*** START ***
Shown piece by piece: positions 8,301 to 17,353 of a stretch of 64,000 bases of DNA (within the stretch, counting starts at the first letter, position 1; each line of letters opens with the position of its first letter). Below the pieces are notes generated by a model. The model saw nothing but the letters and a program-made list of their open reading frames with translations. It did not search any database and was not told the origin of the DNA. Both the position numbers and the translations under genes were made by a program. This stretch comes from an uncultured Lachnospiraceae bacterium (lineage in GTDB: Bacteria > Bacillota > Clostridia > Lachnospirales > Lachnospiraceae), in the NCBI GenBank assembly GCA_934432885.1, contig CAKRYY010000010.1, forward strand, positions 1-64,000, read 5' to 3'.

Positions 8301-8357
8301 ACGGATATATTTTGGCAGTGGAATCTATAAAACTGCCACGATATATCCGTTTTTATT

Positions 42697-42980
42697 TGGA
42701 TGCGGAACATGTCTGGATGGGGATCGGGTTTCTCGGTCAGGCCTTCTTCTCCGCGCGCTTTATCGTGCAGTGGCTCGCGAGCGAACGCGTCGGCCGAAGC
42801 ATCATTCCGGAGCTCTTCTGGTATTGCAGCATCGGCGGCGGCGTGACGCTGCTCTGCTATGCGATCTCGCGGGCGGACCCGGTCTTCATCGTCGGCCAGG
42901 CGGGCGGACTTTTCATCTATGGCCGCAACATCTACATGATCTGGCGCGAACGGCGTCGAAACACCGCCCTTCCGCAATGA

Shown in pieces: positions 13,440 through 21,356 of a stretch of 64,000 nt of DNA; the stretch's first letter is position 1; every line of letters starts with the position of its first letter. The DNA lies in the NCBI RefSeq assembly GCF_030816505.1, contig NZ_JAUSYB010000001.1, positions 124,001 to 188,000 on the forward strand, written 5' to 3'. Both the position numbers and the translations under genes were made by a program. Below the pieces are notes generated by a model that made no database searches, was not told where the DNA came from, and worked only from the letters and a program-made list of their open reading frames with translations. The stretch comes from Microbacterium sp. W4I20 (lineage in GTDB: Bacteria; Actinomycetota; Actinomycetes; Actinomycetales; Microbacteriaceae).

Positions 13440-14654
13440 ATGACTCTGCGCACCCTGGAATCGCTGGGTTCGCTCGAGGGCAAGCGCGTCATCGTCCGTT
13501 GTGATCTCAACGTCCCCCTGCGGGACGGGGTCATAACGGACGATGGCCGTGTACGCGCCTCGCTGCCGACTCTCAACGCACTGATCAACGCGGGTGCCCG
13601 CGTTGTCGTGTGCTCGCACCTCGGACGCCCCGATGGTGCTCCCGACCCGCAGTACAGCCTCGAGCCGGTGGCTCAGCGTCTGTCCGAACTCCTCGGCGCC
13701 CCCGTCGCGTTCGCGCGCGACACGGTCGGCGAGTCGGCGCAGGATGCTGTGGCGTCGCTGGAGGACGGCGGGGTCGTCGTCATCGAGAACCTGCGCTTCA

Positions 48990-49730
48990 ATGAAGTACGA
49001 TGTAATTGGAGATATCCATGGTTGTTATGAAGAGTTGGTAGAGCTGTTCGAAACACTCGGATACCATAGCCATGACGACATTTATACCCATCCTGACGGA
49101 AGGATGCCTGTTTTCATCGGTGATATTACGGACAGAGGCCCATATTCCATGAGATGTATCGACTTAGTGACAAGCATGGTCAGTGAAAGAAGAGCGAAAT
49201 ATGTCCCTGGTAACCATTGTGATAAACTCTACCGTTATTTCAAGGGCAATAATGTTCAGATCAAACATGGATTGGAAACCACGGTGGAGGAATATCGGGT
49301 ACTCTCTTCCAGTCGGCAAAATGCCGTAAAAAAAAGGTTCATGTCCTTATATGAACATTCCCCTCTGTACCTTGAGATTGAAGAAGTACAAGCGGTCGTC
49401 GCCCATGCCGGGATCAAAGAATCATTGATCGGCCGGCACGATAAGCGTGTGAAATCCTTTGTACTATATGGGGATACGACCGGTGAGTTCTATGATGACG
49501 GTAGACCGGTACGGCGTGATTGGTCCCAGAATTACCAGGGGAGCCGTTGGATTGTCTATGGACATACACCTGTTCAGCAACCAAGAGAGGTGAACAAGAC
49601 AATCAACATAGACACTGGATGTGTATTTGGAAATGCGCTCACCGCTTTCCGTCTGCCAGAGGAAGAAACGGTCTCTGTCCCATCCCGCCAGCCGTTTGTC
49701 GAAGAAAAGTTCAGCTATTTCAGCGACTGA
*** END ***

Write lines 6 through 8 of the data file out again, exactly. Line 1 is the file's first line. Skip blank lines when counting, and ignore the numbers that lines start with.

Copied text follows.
42701 TGCGGAACATGTCTGGATGGGGATCGGGTTTCTCGGTCAGGCCTTCTTCTCCGCGCGCTTTATCGTGCAGTGGCTCGCGAGCGAACGCGTCGGCCGAAGC
42801 ATCATTCCGGAGCTCTTCTGGTATTGCAGCATCGGCGGCGGCGTGACGCTGCTCTGCTATGCGATCTCGCGGGCGGACCCGGTCTTCATCGTCGGCCAGG
42901 CGGGCGGACTTTTCATCTATGGCCGCAACATCTACATGATCTGGCGCGAACGGCGTCGAAACACCGCCCTTCCGCAATGA